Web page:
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HSR&D Citation Abstract

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Torgersen J, Kallan MJ, Carbonari DM, Park LS, Mehta RL, D K, Tate JP, Lim JK, Goetz MB, Rodriguez-Barradas MC, Gibert CL, Bräu N, Brown ST, Roy JA, Taddei TH, Justice AC, Re VL. HIV RNA, CD4+ Percentage, and Risk of Hepatocellular Carcinoma by Cirrhosis Status. Journal of the National Cancer Institute. 2019 Nov 5.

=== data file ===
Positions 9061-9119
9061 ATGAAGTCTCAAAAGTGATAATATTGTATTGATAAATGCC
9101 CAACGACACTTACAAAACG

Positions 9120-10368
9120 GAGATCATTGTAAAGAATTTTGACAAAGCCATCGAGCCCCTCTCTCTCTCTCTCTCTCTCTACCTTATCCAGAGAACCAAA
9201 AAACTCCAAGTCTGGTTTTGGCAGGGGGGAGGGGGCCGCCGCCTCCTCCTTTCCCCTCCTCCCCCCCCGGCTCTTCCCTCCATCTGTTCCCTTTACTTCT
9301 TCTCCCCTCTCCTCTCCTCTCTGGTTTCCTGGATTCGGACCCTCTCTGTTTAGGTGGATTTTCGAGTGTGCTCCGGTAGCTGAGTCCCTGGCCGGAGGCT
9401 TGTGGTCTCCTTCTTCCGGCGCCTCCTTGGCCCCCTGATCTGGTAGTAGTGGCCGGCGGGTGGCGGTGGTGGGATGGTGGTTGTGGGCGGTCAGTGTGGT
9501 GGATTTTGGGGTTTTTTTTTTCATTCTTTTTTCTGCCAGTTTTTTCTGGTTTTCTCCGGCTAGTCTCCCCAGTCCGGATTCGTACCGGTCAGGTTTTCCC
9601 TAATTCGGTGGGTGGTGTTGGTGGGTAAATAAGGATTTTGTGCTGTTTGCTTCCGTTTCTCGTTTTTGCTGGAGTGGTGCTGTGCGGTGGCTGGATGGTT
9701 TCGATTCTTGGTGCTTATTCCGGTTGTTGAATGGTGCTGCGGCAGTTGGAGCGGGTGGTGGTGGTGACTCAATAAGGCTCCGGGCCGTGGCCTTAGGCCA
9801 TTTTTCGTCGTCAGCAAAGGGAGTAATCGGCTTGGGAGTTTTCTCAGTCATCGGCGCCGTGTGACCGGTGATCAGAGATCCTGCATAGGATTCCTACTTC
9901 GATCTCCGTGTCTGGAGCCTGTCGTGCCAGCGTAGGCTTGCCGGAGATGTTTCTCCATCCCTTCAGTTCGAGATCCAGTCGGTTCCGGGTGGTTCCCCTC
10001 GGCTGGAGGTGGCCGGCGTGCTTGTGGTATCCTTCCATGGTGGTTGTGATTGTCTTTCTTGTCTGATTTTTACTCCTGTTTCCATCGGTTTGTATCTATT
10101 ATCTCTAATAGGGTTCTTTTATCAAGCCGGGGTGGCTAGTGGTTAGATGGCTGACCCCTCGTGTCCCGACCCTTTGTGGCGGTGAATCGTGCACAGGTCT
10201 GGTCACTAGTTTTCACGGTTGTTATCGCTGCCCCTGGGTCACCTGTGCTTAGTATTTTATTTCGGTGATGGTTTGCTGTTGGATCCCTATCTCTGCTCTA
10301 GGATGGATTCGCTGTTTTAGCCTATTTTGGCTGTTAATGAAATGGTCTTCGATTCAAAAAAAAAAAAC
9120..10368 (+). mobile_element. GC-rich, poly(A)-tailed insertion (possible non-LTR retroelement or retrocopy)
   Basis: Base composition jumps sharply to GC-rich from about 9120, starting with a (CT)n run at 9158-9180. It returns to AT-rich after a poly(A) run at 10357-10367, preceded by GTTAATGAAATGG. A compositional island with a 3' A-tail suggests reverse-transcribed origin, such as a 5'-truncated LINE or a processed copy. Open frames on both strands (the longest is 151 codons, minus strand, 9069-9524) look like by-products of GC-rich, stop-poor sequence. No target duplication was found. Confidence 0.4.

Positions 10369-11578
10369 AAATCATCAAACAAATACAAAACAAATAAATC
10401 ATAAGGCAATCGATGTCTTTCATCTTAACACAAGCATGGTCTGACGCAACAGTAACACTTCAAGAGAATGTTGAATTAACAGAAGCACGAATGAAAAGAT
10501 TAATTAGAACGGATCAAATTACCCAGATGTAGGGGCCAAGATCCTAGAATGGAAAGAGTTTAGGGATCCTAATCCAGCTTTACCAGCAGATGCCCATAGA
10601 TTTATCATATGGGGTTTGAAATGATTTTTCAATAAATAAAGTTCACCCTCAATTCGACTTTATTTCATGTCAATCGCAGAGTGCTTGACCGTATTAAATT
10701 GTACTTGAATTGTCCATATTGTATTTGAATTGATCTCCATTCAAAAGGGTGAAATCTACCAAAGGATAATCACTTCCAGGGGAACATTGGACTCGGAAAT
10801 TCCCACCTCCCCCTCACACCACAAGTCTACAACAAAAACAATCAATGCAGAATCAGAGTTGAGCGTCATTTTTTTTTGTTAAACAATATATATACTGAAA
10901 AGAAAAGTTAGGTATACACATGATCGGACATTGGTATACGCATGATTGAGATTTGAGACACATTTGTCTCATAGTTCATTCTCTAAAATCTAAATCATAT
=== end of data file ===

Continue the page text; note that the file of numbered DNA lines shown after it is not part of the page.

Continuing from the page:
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Abstract: BACKGROUND: Despite increasing incidence of hepatocellular carcinoma (HCC) among HIV-infected patients, it remains unclear if HIV-related factors contribute to development of HCC. We examined if higher or prolonged HIV viremia and lower CD4+ cell percentage were associated with HCC. METHODS: We conducted a cohort study of HIV-infected individuals who had HIV RNA, CD4+, and CD8+ cell counts and percentages assessed in the Veterans Aging Cohort Study (1999-2015). HCC was ascertained using Veterans Health Administration cancer registries and electronic records. Cox regression was used to determine hazard ratios (HR, 95% confidence interval [CI]) of HCC associated with higher current HIV RNA, longer duration of detectable HIV viremia ( 500 copies/mL), and current CD4+ cell percentage < 14%, adjusting for traditional HCC risk factors. Analyses were stratified by previously validated diagnoses of cirrhosis prior to start of follow-up. RESULTS: Among 35,659 HIV-infected patients, 302 (0.8%) developed HCC over 281,441 person-years (incidence rate, 107.3/100,000 person-years). Among patients without baseline cirrhosis, higher HIV RNA (HR = 1.25 [95%CI = 1.12-1.40] per 1.0 log10 copies/mL) and 12 months of detectable HIV (HR = 1.47 [95%CI = 1.02-2.11]) were independently associated with higher risk of HCC. CD4+ percentage < 14% was not associated with HCC in any model. Hepatitis C coinfection was a statistically significant predictor of HCC regardless of baseline cirrhosis status. CONCLUSION: Among HIV-infected patients without baseline cirrhosis, higher HIV RNA and longer duration of HIV viremia increased risk of HCC, independent of traditional HCC risk factors. This is the strongest evidence to date that HIV viremia contributes to risk of HCC in this group.

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